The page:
On Saturday, July 6th, the roses pavilion of the Pavlovsk state palace and park museum, the former countryside residence of Russian emperors in the outskirts of St. Petersburg will host the opening of the 1st music festival Grand Waltz in Pavlovsk. The festival will be marking the 225th anniversary of the town and the 300th anniversary of St. Petersburg.
The spokesman for the museum, Anna Zabelskaya, told RIA Novosti that the festival would gather the Chamber Orchestra of the Petersburg Philharmonia, the Orchestra of the Modest Musorgsky /a Russian composer, 1839-1881/ Opera and Ballet Theatre, soloists of the Mariinsky Opera and Ballet Theatre (Petersburg) and many other leading groups and soloists from Moscow and St. Petersburg.
The participants will perform music by the "king of Vienna waltzes", Johann Strauss, his contemporaries and followers. Eduard Strauss, the head of the Vienna Society for Studying the Artistic Heritage of Johann Strauss, will be a guest of honour at the festival.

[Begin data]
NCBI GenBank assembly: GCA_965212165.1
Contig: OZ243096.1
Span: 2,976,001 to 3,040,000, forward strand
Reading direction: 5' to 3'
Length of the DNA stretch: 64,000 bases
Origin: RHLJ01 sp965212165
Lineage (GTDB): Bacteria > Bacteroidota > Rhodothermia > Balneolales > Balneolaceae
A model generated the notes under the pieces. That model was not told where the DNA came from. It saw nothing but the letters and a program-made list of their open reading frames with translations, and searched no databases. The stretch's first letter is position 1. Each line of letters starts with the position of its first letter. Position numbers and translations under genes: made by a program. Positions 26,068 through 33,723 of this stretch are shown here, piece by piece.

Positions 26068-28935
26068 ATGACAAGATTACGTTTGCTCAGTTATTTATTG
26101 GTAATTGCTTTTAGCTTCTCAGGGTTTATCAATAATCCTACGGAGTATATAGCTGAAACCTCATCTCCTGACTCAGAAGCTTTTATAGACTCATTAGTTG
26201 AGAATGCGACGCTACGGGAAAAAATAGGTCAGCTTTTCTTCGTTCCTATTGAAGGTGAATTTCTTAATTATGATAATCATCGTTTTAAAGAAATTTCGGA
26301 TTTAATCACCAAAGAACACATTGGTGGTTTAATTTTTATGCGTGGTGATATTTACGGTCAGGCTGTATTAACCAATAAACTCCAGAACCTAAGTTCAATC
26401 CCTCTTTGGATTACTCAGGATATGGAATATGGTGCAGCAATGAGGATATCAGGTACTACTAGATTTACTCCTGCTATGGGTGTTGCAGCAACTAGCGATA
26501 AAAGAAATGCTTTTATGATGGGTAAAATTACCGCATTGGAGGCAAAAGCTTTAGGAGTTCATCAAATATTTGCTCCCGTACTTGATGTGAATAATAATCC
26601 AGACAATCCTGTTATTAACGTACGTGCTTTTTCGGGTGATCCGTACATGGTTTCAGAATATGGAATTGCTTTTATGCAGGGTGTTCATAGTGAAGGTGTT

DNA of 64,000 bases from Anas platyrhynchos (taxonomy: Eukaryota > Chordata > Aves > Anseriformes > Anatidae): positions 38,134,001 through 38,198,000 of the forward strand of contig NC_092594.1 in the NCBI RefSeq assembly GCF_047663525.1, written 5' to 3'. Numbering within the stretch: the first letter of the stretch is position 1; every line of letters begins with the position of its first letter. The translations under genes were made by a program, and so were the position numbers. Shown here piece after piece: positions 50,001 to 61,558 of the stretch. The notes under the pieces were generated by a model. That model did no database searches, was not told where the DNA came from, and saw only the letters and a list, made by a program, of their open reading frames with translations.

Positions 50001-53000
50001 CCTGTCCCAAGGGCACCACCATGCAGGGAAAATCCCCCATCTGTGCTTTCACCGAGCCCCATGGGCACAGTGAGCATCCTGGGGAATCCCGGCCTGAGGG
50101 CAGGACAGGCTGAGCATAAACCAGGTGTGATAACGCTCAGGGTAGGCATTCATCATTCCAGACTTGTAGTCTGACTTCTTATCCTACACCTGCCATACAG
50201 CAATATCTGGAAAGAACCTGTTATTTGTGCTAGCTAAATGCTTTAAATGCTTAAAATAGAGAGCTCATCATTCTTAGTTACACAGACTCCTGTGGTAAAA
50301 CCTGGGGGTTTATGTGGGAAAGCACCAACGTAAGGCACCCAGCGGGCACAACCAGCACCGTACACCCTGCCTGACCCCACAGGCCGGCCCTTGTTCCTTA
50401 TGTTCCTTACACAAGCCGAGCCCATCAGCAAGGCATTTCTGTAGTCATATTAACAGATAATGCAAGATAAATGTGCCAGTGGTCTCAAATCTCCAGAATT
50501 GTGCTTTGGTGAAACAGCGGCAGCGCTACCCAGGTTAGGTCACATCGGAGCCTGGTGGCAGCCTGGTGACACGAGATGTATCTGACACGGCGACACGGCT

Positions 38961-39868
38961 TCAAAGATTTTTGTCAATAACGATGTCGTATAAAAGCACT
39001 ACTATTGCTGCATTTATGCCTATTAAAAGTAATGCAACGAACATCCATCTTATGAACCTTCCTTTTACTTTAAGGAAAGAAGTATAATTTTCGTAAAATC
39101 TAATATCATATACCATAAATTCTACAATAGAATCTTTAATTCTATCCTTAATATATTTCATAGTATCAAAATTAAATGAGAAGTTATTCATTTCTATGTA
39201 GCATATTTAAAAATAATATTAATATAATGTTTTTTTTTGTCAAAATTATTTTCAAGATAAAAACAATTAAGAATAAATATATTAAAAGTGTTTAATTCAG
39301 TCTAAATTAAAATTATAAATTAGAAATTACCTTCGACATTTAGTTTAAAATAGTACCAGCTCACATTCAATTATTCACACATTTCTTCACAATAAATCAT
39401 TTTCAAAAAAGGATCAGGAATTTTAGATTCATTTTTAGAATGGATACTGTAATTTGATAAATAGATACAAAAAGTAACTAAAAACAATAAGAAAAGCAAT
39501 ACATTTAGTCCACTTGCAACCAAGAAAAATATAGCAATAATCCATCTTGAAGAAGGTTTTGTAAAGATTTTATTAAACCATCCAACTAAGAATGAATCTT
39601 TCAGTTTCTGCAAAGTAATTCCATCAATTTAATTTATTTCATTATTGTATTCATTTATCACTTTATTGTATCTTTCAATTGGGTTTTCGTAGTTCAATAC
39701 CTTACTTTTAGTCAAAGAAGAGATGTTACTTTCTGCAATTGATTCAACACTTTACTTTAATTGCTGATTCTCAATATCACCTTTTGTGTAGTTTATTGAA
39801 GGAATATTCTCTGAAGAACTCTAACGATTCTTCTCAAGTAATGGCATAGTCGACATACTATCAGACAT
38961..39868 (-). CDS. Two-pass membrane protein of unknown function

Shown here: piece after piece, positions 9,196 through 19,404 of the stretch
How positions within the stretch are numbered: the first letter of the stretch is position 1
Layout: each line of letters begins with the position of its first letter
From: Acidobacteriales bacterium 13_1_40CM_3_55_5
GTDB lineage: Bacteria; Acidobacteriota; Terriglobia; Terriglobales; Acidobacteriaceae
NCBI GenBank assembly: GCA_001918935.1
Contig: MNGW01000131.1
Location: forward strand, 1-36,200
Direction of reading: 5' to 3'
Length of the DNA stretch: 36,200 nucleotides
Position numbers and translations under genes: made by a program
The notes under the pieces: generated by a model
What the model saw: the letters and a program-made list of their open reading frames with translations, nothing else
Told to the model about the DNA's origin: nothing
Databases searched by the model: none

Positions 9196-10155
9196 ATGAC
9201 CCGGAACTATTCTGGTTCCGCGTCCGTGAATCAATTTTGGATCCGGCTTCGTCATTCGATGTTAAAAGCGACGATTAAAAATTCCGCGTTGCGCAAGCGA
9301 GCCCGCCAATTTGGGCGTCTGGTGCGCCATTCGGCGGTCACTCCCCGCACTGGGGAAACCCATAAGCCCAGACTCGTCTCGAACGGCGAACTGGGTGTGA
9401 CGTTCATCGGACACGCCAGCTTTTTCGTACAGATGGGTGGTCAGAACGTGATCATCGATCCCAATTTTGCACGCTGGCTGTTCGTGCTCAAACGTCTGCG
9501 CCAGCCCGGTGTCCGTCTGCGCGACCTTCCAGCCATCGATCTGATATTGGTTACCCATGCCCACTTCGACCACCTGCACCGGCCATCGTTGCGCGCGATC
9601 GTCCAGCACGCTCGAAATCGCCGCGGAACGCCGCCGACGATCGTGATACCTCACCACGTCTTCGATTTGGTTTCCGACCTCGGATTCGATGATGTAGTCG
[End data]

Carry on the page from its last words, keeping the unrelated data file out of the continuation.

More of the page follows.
The organisers of the Grand Waltz in Pavlovsk festival intend to revive music traditions of the Petersburg suburb, which is world-known for its Music Railway Station. The Pavlovsk Railway Station building, which used to be called a rest hall, was erected in the palace park in the middle of the 19th century and was designed to house a booking office, a waiting room, a restaurant, a garden with fountains and a large 100-seat concert hall.
The orchestra conducted by Johann Strauss gave concerts in this summer concert hall for 10 seasons, from 1856 till 1866. Fyodor Shalyapin sang here too. Music parties in the concert hall of the Pavlovsk Railway Station were held for more than a century, while the concert hall itself was called "Russia's first philharmonia".
The choice of the city of Helsinki is not incidental as the capital of Finland had hosted US-Soviet negotiations on the limitation of nuclear stockpiles in 1969